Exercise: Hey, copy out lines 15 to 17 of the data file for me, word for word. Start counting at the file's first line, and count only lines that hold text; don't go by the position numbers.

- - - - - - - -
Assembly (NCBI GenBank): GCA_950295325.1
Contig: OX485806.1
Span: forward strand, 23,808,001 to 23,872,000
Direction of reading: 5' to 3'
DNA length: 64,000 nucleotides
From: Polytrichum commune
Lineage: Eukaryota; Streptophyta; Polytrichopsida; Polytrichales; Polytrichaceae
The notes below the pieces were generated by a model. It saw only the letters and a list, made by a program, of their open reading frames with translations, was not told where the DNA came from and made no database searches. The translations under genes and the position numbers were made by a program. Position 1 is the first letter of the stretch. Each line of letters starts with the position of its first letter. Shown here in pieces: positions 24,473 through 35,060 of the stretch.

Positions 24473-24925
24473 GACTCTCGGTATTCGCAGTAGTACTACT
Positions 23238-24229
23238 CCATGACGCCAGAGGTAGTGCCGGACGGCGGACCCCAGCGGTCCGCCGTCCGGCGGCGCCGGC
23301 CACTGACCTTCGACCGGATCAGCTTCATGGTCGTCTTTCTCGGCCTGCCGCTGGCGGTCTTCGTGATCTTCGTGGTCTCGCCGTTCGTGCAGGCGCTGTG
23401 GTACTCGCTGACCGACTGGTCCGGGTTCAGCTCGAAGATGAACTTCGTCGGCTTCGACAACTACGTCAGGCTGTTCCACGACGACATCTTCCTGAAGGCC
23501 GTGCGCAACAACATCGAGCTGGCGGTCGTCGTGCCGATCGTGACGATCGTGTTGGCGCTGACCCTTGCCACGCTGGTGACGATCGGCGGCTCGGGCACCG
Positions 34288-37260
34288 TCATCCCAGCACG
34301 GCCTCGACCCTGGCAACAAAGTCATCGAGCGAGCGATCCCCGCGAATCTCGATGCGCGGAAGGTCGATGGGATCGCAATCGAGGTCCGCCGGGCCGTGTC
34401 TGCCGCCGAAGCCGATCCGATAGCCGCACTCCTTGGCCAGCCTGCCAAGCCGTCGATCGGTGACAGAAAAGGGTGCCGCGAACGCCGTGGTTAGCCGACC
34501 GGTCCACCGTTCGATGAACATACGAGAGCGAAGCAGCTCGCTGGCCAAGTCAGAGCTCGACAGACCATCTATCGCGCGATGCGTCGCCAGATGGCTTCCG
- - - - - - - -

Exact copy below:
23501 GTGCGCAACAACATCGAGCTGGCGGTCGTCGTGCCGATCGTGACGATCGTGTTGGCGCTGACCCTTGCCACGCTGGTGACGATCGGCGGCTCGGGCACCG
Positions 34288-37260
34288 TCATCCCAGCACG